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Chelsea 2012: Sarah Price garden design influences

Sarah Price, designer of this year’s Telegraph garden at Chelsea Flower Show, talks about some of the places from her childhood and her travels that have influenced her style of planting.

My planting has definitely been influenced by the Dutch heemparks (Heemparken), especially the Dr. Jac P Thijssepark (thijssepark.nl), De Braak, Kwekerij en de Doorbraak park and the smaller Dr. Koos Landwehr Park.

Also areas of Henk Gerritsen’s Priona garden in Schuinesloot in the east of Holland (particularly the pond edge and tiny damp meadow areas). See gardenvisit.com/garden/priona_tuinen.

Whilst different landscape types have been really influential on the Chelsea design, it’s important to emphasise that I’m not trying to recreate a specific place or type of habitat. Rather, it’s an abstract take on a number of different plant communities. So I will be using lots of poetic licence and overlap. Native plants will be dominant but I may well use a few non-natives as well.

Inspirational landscapes for me include flower-rich wetlands and damp meadows. But rather than attempting to replicate one spectacular place, I refer back to many different places from different times: plants I’ve glimpsed growing along hedgerow verges in spring (say in the Welsh Black Mountains, in Wareham in Dorset and on Dartmoor). Recently I’ve been looking at stone for the garden and the sides of a limestone quarry I visited have also stuck in my mind. All these places influence my planting.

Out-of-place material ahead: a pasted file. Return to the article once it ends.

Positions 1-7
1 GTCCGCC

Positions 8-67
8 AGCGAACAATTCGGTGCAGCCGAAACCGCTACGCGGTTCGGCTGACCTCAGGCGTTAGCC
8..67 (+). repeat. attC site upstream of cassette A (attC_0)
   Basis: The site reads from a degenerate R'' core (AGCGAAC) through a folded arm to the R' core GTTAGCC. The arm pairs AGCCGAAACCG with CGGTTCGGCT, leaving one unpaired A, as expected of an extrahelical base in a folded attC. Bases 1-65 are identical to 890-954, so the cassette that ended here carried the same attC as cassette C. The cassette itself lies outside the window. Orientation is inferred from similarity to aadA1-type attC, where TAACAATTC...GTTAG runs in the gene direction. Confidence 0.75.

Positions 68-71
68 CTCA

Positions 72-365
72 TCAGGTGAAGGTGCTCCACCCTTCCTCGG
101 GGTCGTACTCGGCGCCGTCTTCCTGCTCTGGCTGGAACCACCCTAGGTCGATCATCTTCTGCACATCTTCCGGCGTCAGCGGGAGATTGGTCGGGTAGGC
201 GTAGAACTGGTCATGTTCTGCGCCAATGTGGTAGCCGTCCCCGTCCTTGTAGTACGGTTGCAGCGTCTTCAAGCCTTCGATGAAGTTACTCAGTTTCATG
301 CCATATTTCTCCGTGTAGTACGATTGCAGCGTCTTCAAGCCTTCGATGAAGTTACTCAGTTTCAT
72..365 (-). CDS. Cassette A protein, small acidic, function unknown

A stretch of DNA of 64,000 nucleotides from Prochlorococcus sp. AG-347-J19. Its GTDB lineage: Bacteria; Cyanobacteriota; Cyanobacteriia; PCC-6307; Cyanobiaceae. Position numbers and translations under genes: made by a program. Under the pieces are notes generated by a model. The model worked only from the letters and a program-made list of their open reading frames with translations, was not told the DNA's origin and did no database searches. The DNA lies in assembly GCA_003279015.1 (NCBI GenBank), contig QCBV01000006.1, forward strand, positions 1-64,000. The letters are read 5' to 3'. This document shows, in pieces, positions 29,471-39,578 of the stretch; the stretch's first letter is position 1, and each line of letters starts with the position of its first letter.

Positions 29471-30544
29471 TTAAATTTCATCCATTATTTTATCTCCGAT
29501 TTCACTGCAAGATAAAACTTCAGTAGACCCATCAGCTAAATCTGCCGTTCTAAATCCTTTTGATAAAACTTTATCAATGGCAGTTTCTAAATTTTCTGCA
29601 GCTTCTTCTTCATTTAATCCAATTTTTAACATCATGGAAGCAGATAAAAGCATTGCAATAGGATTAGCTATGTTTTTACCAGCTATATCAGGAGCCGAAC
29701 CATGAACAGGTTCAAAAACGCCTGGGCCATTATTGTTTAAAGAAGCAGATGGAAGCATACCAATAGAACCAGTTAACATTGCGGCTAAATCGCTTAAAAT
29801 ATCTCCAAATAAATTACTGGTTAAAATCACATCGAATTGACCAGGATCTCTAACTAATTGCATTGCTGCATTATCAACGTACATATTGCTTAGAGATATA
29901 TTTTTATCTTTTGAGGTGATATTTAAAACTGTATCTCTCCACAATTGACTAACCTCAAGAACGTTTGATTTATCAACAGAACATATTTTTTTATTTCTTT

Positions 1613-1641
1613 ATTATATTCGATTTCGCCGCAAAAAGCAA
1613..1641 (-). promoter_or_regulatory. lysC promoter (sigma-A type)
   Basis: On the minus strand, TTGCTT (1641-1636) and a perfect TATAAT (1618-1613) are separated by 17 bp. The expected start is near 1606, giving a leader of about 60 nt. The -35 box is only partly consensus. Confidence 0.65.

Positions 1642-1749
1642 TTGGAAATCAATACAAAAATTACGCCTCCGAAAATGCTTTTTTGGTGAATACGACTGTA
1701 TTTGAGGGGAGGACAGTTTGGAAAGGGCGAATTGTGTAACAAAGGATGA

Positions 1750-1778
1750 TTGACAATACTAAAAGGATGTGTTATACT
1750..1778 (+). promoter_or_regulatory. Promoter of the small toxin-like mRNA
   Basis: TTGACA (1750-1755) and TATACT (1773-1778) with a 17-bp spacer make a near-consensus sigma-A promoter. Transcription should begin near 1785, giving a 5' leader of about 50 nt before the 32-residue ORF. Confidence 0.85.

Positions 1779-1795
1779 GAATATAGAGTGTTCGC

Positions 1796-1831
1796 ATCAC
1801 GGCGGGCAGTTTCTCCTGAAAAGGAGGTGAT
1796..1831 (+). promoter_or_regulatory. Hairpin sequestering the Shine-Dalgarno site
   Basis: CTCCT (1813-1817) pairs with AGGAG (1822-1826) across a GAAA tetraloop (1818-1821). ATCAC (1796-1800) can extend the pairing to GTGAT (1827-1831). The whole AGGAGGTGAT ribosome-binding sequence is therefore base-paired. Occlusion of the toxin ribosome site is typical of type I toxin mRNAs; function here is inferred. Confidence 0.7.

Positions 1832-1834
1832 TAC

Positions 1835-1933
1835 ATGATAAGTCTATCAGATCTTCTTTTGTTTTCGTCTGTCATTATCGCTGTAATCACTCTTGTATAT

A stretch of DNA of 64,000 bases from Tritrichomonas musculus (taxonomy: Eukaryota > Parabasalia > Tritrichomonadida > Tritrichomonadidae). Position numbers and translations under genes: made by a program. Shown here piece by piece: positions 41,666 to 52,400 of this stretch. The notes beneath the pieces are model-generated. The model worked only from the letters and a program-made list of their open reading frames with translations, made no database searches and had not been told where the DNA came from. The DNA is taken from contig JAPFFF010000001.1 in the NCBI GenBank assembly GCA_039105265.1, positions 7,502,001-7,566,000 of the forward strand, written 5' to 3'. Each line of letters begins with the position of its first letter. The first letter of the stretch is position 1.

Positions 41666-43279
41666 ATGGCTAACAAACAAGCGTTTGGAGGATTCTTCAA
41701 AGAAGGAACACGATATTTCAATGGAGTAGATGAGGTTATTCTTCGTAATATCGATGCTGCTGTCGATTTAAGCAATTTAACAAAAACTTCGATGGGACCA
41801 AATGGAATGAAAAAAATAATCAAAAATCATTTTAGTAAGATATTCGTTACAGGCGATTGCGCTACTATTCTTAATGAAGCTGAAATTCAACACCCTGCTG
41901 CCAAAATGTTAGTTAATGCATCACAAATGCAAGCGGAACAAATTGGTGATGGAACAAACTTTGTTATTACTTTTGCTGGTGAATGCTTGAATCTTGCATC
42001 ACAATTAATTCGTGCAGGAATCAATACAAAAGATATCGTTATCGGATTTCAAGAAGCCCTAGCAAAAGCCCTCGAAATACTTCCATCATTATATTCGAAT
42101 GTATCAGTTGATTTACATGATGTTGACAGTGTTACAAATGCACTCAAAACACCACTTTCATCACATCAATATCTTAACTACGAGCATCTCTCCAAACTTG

One place near my family home which I’ve yet to visit is Trewalkin Meadow Nature Reserve. It has has lovely damp meadows with many species that I’m using at Chelsea, including globeflower, betony (hopefully), ragged robin, great burnet, meadowsweet and orchids. This is definitely the feel I’m after.

Inspiration comes from many places, sometimes unexpected. The layout of the Telegraph garden was influenced by square swimming pools that jut out into the sea, as I’ve seen at Margate, and also the square salt pans I’ve seen in Gozo. And quarries, with their abstract line of stones cut and waiting for delivery, are another image that feeds into my design. More HERE

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